I eventually went with a Finnex clip on also I couldn't justify the cost of the Fluval since I don't know that much about lighting.

I've seen journals where people use
cheap lights yet have spectacular tanks so there's a lot I have to learn and meanwhile I feel like I'm probably over paying for lighting.

BTW that other substrate you're looking at as a backup I think it's overpriced but just my opinion. I think it's marketed as having nutrients but if you start digging they aren't in a form that are biologically available so it might as well be inert. And an inert substrate should be cheap. I have to double check but I'm pretty sure that's the problem with that one but lemme get back to you (I did a mini research project on substrates LoL)

Protip - in case some of your plants don't make it you may want to check out Aquaswap on Reddit.
Loads of plants (and aquarium stuff) at dirt cheap prices. Of course if you're looking for a specific plant you may not find it immediately but with "low tech" set ups there's only so many choices and those are always available.

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Oops sorry my bad on the Fluval substrate.

The disadvantages I found are that it's really light so if you rescape often it will be a pain and unless it's capped it will create a mess. Since it's so light plants with fine roots like carpeting plants and freshly planted stems will float up. It also depletes in half the time as other aquasoils.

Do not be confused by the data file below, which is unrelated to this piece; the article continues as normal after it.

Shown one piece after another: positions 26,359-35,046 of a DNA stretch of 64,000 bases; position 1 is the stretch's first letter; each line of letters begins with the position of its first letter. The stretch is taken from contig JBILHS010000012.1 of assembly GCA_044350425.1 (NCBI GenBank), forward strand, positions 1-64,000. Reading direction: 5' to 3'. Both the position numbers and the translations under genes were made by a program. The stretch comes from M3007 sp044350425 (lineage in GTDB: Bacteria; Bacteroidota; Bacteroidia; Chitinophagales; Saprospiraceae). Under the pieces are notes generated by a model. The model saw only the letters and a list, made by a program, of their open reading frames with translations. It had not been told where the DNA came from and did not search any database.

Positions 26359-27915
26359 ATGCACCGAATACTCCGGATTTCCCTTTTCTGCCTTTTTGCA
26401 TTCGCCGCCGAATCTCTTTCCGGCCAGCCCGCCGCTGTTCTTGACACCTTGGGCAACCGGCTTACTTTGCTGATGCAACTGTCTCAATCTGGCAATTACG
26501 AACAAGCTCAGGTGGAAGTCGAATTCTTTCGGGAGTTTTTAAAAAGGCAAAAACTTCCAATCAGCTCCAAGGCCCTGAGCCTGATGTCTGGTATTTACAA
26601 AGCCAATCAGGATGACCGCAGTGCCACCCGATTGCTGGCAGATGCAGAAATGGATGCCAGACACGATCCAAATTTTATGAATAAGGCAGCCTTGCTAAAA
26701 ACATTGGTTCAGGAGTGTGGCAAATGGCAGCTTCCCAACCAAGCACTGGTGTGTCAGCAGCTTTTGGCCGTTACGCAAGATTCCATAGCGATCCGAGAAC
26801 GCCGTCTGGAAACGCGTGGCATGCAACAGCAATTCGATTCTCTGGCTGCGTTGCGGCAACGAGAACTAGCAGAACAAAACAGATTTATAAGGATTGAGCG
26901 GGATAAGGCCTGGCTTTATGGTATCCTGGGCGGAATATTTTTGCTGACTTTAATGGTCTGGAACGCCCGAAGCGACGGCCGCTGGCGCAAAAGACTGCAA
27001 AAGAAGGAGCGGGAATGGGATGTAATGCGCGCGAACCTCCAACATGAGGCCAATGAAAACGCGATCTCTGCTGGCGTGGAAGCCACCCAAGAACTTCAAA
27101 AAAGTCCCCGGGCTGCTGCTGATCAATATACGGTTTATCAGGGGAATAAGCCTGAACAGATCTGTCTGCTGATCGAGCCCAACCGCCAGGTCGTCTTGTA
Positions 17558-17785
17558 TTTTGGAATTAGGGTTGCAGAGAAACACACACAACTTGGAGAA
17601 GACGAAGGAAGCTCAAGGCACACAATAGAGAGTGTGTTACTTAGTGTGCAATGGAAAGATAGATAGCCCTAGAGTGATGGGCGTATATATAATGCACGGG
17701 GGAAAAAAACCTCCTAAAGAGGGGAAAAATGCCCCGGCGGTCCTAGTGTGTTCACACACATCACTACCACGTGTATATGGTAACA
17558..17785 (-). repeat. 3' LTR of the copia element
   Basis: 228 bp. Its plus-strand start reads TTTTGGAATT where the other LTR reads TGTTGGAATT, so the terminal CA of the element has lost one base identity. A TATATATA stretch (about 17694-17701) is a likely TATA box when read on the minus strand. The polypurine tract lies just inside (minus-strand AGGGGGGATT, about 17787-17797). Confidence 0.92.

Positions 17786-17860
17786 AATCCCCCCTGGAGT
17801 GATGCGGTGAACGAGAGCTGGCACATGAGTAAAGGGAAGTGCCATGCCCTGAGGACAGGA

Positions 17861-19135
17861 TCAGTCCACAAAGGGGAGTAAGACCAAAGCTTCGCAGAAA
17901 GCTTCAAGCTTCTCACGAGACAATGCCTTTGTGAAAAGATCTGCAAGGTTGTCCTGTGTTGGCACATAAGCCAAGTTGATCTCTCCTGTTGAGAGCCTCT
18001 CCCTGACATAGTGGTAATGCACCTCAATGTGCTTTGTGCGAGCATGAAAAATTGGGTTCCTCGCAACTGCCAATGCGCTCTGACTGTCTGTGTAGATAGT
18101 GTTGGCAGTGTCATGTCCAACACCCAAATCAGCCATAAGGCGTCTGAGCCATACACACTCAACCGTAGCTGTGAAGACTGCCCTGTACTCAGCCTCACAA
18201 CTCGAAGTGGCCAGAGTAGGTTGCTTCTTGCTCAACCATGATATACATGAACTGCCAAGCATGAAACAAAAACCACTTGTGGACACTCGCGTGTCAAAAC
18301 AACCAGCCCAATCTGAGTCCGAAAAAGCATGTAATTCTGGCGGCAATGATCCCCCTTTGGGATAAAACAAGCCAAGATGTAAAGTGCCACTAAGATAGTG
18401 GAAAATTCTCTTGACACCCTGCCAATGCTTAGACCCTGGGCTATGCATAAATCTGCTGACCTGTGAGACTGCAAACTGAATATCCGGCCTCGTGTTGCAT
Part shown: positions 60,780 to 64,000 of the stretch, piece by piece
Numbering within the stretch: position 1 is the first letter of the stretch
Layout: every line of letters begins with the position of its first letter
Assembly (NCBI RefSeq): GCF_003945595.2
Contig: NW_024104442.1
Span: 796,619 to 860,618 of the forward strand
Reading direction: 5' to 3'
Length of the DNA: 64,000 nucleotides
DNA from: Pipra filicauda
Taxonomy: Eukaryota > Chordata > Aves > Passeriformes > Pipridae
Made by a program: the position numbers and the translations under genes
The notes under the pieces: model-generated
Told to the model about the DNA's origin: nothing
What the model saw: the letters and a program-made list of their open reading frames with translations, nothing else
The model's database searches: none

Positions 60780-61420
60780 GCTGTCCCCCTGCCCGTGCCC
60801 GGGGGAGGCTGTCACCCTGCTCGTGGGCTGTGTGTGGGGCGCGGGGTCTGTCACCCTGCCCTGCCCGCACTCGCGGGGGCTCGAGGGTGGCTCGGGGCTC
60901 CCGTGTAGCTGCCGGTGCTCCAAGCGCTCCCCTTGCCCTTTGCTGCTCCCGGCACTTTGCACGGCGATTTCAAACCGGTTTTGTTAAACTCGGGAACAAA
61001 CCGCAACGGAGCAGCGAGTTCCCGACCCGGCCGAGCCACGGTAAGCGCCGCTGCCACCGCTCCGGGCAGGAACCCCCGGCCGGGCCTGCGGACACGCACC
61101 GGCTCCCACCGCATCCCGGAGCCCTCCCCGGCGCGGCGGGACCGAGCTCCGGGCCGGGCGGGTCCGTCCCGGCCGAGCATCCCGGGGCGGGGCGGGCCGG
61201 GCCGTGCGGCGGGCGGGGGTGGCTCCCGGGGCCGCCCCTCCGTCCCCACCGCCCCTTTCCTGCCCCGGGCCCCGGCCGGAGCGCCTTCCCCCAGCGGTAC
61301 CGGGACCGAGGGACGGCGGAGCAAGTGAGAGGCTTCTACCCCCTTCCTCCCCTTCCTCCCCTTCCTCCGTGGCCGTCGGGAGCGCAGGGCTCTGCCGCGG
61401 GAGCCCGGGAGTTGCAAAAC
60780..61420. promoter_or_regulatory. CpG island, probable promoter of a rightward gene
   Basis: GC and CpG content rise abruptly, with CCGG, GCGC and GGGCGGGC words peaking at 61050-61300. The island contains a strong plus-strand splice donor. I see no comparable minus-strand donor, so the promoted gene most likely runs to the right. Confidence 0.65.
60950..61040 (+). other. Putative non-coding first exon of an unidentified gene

The best Aquasoil I looked at is called Denerle (sp?) Scapers soil pricey for sure but I wish I'd gotten it bcs it has all the benefits and doesn't leech a nerve wracking amount of ammonium in the beginning.

Of course all this is just my opinion but I was elbow deep into this stuff for a while.

Another thing about ADA Aquasoil ("Nature Tank" version) is it doesn't make a mess at all. I've been moving things around no problem and it's heavy enough so nothing floats up even the tiny dwarf sagittaria plugs. It hasn't even been two weeks and a couple of small swords have already developed these huge root masses and new leaves.

If budget were the only factor in a soil tank (and I had loads of time) I'd be tempted to try the regular organic or top soil method.



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Discussion Starter #17
I went for the fluval light because i got a good deal on it, you dont need a time, you can program and dim lights and many other features.

I know several people that have used the fluval stratum and seen youtubers use it to and it seems like it might be the best bang for your buck in terms of pricing.

I am tempted to the idea of organic soil but that would have to be for my next project if i decide to go that route.

I got a guy online that sells really good plants good quality at a fair price and also a local hobbyist was willing to share some of his trimmings with me.
 

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May just be the best bang for your buck :)

Does your online guy happen to have an eBay store? I'm always interested in good sources for plants since I find them addicting and like to experiment.

Kind of like an aquaholic is that a word? ;-)